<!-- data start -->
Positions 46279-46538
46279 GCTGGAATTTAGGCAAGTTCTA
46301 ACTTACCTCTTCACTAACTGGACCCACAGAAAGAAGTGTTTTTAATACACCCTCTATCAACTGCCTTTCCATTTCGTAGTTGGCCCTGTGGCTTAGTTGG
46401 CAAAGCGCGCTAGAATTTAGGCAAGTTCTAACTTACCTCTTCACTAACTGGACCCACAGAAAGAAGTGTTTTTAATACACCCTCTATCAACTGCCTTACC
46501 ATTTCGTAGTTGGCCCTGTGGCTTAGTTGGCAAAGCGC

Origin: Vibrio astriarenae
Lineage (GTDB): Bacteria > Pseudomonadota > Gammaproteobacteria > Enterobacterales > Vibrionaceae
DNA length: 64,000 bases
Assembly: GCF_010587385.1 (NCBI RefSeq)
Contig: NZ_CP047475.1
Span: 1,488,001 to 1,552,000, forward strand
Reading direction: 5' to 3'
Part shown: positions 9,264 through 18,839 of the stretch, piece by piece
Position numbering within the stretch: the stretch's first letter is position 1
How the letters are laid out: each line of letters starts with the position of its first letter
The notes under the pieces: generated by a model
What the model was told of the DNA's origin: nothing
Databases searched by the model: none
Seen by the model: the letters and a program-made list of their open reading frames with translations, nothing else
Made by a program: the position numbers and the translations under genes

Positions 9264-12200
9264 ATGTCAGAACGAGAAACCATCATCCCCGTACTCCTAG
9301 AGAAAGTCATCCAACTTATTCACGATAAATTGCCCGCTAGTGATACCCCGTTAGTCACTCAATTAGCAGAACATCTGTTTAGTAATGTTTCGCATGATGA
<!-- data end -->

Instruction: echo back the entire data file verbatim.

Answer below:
Positions 46279-46538
46279 GCTGGAATTTAGGCAAGTTCTA
46301 ACTTACCTCTTCACTAACTGGACCCACAGAAAGAAGTGTTTTTAATACACCCTCTATCAACTGCCTTTCCATTTCGTAGTTGGCCCTGTGGCTTAGTTGG
46401 CAAAGCGCGCTAGAATTTAGGCAAGTTCTAACTTACCTCTTCACTAACTGGACCCACAGAAAGAAGTGTTTTTAATACACCCTCTATCAACTGCCTTACC
46501 ATTTCGTAGTTGGCCCTGTGGCTTAGTTGGCAAAGCGC

Origin: Vibrio astriarenae
Lineage (GTDB): Bacteria > Pseudomonadota > Gammaproteobacteria > Enterobacterales > Vibrionaceae
DNA length: 64,000 bases
Assembly: GCF_010587385.1 (NCBI RefSeq)
Contig: NZ_CP047475.1
Span: 1,488,001 to 1,552,000, forward strand
Reading direction: 5' to 3'
Part shown: positions 9,264 through 18,839 of the stretch, piece by piece
Position numbering within the stretch: the stretch's first letter is position 1
How the letters are laid out: each line of letters starts with the position of its first letter
The notes under the pieces: generated by a model
What the model was told of the DNA's origin: nothing
Databases searched by the model: none
Seen by the model: the letters and a program-made list of their open reading frames with translations, nothing else
Made by a program: the position numbers and the translations under genes

Positions 9264-12200
9264 ATGTCAGAACGAGAAACCATCATCCCCGTACTCCTAG
9301 AGAAAGTCATCCAACTTATTCACGATAAATTGCCCGCTAGTGATACCCCGTTAGTCACTCAATTAGCAGAACATCTGTTTAGTAATGTTTCGCATGATGA